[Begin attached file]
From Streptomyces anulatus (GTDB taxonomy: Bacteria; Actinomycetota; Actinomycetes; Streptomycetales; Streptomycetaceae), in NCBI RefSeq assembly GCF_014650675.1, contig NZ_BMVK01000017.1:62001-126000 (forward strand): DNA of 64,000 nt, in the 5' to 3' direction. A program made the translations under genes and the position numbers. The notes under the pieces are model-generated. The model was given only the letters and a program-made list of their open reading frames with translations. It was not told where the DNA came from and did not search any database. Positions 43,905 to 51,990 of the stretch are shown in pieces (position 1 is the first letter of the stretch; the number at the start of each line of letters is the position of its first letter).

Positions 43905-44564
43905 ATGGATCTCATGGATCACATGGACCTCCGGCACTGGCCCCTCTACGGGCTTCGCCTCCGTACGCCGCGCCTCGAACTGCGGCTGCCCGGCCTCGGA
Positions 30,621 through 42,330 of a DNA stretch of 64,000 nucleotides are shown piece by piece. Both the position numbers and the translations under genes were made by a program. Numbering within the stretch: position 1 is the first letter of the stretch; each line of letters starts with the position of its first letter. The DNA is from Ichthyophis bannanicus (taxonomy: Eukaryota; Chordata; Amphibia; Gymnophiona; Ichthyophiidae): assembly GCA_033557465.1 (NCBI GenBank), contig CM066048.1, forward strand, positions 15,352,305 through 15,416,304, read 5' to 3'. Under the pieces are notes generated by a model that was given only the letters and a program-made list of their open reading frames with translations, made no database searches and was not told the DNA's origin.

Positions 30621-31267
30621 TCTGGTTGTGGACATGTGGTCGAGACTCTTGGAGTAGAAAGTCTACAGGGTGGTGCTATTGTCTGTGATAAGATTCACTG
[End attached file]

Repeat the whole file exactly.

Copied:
From Streptomyces anulatus (GTDB taxonomy: Bacteria; Actinomycetota; Actinomycetes; Streptomycetales; Streptomycetaceae), in NCBI RefSeq assembly GCF_014650675.1, contig NZ_BMVK01000017.1:62001-126000 (forward strand): DNA of 64,000 nt, in the 5' to 3' direction. A program made the translations under genes and the position numbers. The notes under the pieces are model-generated. The model was given only the letters and a program-made list of their open reading frames with translations. It was not told where the DNA came from and did not search any database. Positions 43,905 to 51,990 of the stretch are shown in pieces (position 1 is the first letter of the stretch; the number at the start of each line of letters is the position of its first letter).

Positions 43905-44564
43905 ATGGATCTCATGGATCACATGGACCTCCGGCACTGGCCCCTCTACGGGCTTCGCCTCCGTACGCCGCGCCTCGAACTGCGGCTGCCCGGCCTCGGA
Positions 30,621 through 42,330 of a DNA stretch of 64,000 nucleotides are shown piece by piece. Both the position numbers and the translations under genes were made by a program. Numbering within the stretch: position 1 is the first letter of the stretch; each line of letters starts with the position of its first letter. The DNA is from Ichthyophis bannanicus (taxonomy: Eukaryota; Chordata; Amphibia; Gymnophiona; Ichthyophiidae): assembly GCA_033557465.1 (NCBI GenBank), contig CM066048.1, forward strand, positions 15,352,305 through 15,416,304, read 5' to 3'. Under the pieces are notes generated by a model that was given only the letters and a program-made list of their open reading frames with translations, made no database searches and was not told the DNA's origin.

Positions 30621-31267
30621 TCTGGTTGTGGACATGTGGTCGAGACTCTTGGAGTAGAAAGTCTACAGGGTGGTGCTATTGTCTGTGATAAGATTCACTG